“These cases require us to decide how the search incident to arrest doctrine applies to modern cell phones, which are now such a pervasive and insistent part of daily life that the proverbial visitor from Mars might conclude they were an important feature of human anatomy.” – Chief Justice Roberts.
1789: introduced by James Madison: “The right of the people to be secure in their persons, houses, papers, and effects, against unreasonable searches and seizures, shall not be violated, and no Warrants shall issue, but upon probable cause, supported by Oath or affirmation, and particularly describing the place to be searched, and the persons or things to be seized.”
2014: Madison’s Fourth Amendment to the Constitution has been brought into the digital age by the United States Supreme Court.
Stemming from two separate criminal cases, the nation’s highest court unanimously ruled that police must almost always get a search warrant to look at your cell phone data after your arrest.
I say “almost always” because the High Court, as it often does, gave police an exception. For instance, if they believe your cell phone will lead to another suspect getting ready to detonate a bomb, they can search it without a warrant; or, if searching a cell phone will save a kidnapped child, it’s all right as well.
But, lacking such exigent circumstances, police must obtain a search warrant based on probable cause to look at smart phone information. And, there’s obviously plenty of it.
In fact it is this vast storage capacity of a smart phone that is at the heart of why Supreme Court Chief Justice John Roberts wrote the opinion, requiring a warrant, and why all of his colleagues agreed – no easy achievement in this era of seriously split 5-4 decisions.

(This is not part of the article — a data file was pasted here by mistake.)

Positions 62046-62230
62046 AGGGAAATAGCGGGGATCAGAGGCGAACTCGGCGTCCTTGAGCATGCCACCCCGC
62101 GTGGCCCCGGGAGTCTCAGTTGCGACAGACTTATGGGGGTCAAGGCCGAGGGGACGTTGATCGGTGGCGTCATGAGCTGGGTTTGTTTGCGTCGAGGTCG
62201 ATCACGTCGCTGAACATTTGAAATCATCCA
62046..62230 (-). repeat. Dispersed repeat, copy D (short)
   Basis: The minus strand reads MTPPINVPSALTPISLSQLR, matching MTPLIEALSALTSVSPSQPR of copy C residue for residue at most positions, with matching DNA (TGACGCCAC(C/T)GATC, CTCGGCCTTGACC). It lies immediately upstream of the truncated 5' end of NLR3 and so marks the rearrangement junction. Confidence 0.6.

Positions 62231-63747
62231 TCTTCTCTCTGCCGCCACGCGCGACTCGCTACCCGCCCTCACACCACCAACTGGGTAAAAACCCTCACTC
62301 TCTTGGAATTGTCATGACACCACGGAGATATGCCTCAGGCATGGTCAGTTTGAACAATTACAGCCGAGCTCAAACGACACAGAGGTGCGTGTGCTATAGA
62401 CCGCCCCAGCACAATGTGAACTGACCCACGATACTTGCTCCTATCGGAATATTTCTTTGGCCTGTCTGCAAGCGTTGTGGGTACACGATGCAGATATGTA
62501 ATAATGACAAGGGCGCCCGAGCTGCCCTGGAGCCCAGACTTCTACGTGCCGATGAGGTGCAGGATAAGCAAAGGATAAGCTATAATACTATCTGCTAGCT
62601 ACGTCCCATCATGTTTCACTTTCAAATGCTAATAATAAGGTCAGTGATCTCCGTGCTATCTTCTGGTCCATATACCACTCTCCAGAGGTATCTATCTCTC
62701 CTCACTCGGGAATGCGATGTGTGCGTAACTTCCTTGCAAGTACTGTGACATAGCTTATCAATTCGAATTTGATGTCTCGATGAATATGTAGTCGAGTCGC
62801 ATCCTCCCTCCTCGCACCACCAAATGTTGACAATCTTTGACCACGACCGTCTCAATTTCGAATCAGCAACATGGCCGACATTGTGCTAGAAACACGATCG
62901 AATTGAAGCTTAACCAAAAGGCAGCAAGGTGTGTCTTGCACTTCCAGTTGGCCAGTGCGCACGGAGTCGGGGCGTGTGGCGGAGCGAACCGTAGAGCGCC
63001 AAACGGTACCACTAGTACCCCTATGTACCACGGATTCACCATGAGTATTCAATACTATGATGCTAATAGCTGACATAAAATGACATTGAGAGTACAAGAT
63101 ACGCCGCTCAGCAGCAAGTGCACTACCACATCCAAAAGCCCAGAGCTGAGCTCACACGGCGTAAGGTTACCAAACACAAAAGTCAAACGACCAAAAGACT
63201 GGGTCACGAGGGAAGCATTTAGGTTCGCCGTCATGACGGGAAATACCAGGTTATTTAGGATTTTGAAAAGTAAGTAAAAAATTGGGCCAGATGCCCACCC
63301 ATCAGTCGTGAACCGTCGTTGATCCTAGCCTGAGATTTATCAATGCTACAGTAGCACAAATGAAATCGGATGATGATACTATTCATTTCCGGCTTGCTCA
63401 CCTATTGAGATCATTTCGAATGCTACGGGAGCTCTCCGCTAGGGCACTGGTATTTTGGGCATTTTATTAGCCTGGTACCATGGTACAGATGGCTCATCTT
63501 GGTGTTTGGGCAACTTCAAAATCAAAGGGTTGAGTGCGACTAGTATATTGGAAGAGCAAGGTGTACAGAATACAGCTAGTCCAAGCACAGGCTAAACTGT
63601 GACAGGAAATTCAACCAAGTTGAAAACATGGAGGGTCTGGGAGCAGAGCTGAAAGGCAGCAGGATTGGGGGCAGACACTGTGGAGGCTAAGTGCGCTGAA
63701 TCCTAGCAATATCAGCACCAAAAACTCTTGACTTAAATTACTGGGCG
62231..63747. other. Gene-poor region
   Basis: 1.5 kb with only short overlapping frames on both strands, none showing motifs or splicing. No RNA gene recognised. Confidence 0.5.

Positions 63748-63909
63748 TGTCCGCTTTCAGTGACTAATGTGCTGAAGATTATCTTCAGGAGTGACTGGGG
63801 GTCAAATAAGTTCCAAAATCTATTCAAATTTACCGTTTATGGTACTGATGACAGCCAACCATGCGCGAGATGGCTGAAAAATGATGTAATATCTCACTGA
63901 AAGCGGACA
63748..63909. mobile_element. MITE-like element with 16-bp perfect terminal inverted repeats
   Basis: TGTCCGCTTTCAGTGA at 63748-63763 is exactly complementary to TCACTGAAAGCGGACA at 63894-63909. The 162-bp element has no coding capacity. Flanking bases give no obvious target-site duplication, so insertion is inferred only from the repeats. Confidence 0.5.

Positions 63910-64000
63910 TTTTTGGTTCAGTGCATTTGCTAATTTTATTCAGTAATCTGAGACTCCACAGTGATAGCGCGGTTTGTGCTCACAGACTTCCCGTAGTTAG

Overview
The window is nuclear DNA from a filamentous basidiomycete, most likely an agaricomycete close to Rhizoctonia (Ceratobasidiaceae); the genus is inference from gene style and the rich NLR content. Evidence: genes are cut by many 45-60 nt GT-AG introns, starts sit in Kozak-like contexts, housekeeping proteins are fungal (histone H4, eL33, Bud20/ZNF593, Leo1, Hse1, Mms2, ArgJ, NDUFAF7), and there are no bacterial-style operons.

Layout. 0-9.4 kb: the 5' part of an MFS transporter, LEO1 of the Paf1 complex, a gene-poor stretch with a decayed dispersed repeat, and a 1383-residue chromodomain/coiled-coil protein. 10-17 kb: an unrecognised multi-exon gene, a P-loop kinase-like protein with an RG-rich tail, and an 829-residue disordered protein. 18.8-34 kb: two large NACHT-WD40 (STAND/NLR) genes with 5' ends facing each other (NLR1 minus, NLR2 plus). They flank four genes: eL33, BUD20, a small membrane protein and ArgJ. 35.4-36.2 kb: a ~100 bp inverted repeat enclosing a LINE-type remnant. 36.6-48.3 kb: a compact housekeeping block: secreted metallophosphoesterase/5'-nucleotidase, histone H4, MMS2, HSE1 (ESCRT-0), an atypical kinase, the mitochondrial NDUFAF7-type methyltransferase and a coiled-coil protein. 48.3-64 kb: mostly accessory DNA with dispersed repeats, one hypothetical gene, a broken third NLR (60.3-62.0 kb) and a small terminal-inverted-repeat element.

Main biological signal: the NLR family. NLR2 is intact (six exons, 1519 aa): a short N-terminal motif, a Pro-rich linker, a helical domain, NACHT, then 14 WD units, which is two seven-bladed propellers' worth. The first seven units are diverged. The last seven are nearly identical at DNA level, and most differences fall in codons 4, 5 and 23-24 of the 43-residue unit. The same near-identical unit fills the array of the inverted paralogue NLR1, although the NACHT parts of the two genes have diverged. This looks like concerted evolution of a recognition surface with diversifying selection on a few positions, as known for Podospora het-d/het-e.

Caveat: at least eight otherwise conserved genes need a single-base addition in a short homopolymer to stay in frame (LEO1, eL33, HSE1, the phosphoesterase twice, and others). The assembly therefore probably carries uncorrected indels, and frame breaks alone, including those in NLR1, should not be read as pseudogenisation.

The Fourth Amendment guarantees that without a search warrant cops cannot waltz into your home and rummage room to room for evidence of a crime. As Justice Roberts reasons it, accessing the vast amount of information on your iPhone, such as photos, videos, private e-mails and Web downloads – even a complete digital record of your geographical movement and who you have talked to in the past 24 hours – is analogous to searching your whole house.
He goes even further: “A cell phone search would typically expose to the government far more than the most exhaustive search of a house: A phone not only contains in digital form may sensitive records previously found in the home; it also contains a broad array of private information never found in a home in any form.”
In a salient paragraph, the Justice Roberts provides solid “examples” of why smart phone information is protected: “Mobile applications software on a cell phone, or ‘apps’ offer a range of tools for managing detailed information about all aspects of a person’s life. There are apps for Democratic Party news and Republican Party news; apps for alcohol, drug and gambling addictions; apps for sharing prayer requests; apps for tracking pregnancy symptoms; apps for planning your budget; apps for every conceivable hobby or pastime; apps for improving your romantic life. There are popular apps for buying and selling just about anything, and the records of such transactions may be accessible on the phone indefinitely. There are over a million apps available in each of the two major app stores; the phrase ‘there’s an app for that’ is now part of the popular lexicon. The average smart phone user has installed 33 apps, which together can form a revealing montage of the user’s life.”